On Trusting and Fruiting

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christlikenessThe goal of discipleship is christlikeness. Christlike behavior is the external fruit that is the result of an ongoing internal transformation, and this internal transformation is the result of the Holy Spirit’s ongoing work in the life of a believer who, by grace, is seeking Jesus and his kingdom (Matt 6:33). This greatly impacts how we minister to teens!

A few years ago I was in a meeting with a few parents where we were discussing the development of a youth discipleship plan that aligned with the church’s newly adopted mission statement. As we were talking one of the moms stated that the school her kids attended had begun to focus on developing good character in the kids and she didn’t understand why we couldn’t do the same. What she meant was that the school had developed a series of assemblies to talk about character and that we needed to talk to our youth more about developing character. Now, to be clear, I don’t have a problem discussing character with youth, however, Christlike behavior is not primarily developed by getting a bunch of Middle School and High School students in a room and telling them about Christlike behavior.

Yet, this is the way many youth ministries function. We gather kids together and tell them how to behave in order to be like Jesus. Youth ministry guru, Chap Clark, has humorously called this the 4 S’s of youth discipleship … we’re doing our job as youth workers if young people:

  1. Show up – they come to our youth events and programs
  2. Sit down – they behave at our youth events and programs
  3. Shut up – they listen to what we have to say about following Jesus
  4. Smile  – they like what we have to say about following Jesus

Unfortunately (no, tragically), this approach mostly does not result in an ongoing internal transformation that leads to christlikeness. Many times it results in external behavior without a transformed heart, and many kids can best be described in the same way that Herni Nouwen describes the elder brother from the parable of the prodigal son, “Exteriorly he did all the things a good son is supposed to do but, interiorly, he wandered away from his father.” Thankfully scripture paints a different picture for us as youth workers.

Faith and Fruit (Galatians 5)

Galatians 5 is a chapter about discipleship and transformation. The theme of chapter 5 is having faith in, or trusting, Christ and living by the Holy Spirit. This is captured powerfully in Galatians 5:5-6,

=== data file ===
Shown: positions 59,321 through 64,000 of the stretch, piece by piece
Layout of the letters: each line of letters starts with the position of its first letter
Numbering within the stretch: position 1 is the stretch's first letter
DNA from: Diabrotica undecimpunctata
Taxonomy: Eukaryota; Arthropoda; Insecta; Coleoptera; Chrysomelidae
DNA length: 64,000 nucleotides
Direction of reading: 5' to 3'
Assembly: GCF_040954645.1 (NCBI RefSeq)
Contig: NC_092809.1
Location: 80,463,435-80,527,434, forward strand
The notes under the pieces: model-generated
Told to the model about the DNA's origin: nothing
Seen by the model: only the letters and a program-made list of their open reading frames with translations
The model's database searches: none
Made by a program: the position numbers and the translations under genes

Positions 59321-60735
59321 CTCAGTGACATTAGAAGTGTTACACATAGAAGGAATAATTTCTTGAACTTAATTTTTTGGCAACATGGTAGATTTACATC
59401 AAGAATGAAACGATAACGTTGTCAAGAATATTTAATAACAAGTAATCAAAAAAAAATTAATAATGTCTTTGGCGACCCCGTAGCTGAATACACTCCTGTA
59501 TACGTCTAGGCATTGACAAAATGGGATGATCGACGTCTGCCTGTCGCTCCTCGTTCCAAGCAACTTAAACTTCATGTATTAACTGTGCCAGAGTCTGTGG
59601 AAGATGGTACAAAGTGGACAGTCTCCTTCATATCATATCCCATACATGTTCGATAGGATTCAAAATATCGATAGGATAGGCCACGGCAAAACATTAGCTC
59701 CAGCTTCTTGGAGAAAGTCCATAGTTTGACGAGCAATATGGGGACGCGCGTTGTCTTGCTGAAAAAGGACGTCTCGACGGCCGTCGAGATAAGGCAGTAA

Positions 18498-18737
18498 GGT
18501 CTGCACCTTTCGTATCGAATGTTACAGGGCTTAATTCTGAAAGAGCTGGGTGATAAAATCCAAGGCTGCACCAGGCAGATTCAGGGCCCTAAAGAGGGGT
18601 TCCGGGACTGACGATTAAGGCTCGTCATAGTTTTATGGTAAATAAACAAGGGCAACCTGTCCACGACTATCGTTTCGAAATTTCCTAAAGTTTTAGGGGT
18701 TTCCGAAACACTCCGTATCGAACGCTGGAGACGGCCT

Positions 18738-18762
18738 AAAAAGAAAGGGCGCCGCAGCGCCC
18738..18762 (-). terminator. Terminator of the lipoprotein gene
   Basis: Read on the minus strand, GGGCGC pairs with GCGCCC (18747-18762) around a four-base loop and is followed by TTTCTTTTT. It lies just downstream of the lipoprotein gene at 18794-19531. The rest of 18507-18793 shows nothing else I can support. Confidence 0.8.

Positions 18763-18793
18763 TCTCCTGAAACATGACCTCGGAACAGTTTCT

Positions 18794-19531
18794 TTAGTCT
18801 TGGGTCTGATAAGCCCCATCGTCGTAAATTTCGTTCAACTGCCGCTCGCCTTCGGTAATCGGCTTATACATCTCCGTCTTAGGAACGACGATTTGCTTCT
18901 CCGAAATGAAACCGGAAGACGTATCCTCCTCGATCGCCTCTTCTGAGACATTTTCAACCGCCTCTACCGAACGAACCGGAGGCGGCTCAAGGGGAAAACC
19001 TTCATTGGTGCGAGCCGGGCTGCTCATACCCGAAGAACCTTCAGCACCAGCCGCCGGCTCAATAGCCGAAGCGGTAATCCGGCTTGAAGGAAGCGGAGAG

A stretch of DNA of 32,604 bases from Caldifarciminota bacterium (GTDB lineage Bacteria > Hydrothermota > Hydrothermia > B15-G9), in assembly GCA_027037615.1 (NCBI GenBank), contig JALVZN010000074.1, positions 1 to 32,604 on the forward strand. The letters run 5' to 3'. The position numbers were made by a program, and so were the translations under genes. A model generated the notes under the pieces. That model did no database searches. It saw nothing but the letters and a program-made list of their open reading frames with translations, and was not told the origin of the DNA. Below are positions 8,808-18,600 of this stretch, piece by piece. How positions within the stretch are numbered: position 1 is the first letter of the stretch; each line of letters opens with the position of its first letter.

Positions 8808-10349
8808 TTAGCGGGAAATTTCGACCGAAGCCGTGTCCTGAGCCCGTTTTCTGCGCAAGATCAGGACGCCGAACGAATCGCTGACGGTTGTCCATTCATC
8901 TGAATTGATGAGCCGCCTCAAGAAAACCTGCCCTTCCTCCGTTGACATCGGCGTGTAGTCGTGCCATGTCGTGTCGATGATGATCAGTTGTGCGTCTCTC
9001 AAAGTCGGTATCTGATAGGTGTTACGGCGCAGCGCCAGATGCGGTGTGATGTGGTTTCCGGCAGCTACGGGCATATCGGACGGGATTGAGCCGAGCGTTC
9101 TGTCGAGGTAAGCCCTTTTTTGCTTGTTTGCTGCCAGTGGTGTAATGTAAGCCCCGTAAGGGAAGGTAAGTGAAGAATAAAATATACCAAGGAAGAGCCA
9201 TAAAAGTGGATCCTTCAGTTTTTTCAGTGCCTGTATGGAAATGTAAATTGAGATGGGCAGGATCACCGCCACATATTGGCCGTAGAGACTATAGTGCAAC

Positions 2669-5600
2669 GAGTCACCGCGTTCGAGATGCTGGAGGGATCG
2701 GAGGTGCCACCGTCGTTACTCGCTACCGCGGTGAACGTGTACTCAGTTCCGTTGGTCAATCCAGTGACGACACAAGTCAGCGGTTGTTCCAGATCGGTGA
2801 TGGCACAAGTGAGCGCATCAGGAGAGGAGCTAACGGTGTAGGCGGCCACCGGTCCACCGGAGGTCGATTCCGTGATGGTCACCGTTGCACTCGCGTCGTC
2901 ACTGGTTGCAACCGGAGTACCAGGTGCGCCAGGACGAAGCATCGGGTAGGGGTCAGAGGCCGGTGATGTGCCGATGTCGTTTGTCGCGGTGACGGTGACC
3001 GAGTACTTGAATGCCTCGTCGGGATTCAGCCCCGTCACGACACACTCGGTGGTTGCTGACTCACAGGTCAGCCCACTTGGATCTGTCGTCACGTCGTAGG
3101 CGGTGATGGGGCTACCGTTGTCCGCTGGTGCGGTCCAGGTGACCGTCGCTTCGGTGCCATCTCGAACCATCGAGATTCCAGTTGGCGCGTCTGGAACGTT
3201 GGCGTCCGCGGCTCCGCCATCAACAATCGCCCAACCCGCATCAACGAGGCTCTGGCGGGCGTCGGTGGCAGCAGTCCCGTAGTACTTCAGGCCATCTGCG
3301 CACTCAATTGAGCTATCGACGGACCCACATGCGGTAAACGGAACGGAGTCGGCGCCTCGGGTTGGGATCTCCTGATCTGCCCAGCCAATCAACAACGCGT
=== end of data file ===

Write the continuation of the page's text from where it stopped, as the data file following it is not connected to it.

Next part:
5 But we who live by the Spirit eagerly wait to receive by faith (trust) the righteousness God has promised to us. 6 For when we place our faith (trust) in Christ Jesus, there is no benefit in being circumcised or being uncircumcised. What is important is faith (trust) expressing itself in love. (NLT)

Further down in Galatians 5:22-23 Paul describes the character that the Holy Spirit produces in the life of a believer who, by grace, is trusting Christ Jesus and his kingdom. This list of spiritual fruit is DESCRIPTIVE, not PRESCRIPTIVE. In other words, this list of fruit describes the life of someone who trusts Christ Jesus and lives by the Spirit. It’s not a list that you prescribe to in order to show that you trust Christ Jesu sand live by the Spirit. The fruit of the Holy Spirit are not character traits that we teach our young people to work hard at producing themselves, but they are the result of the Holy Spirit’s work in the life of a believer who, by grace, trusts Christ Jesus with their life.

Here’s a simple summary from a Wesleyan point of view …

  1. As we respond to God’s grace we receive more grace
  2. As we grow in grace we grow in our ability to love and trust Jesus and live by the Spirit
  3. As we trust Christ Jesus the Spirit produces more and more fruit in our lives
  4. This is an internal transformation that leads to external fruit

Based on this three things become clear for discipleship …

  1. My job is to, by God’s grace, trust God more and more with every aspect of my life
  2. It’s the Holy Spirit’s job to make me righteous, i.e. to produce fruit in my life
  3. The purpose of spiritual disciplines (what John Wesley referred to as the means of grace) is not to try to become more righteous but to grow in our love and trust of Jesus.

Why this matters in your youth ministry

This theological understanding impacts your ministry. As leaders we need to stay focused so that the goal of our talks, small groups, etc. are to help kids learn how to trust God and align their lives with the Jesus and his kingdom. This means we must be diligent when we teach, lead small groups, provide pastor care, etc. that we do not communicate that the fruit of the spirit is something we work hard to develop/achieve. We must help kids understand that hard work doesn’t bring righteousness or holiness … we can’t will ourselves into a new holy behavior.

Our job is to, by God’s grace, trust God more and more with every aspect of our lives, and it’s the Holy Spirit’s job to make us righteous, i.e. to produce fruit in our lives. This is a rich piece of theology to pass on to our young people!

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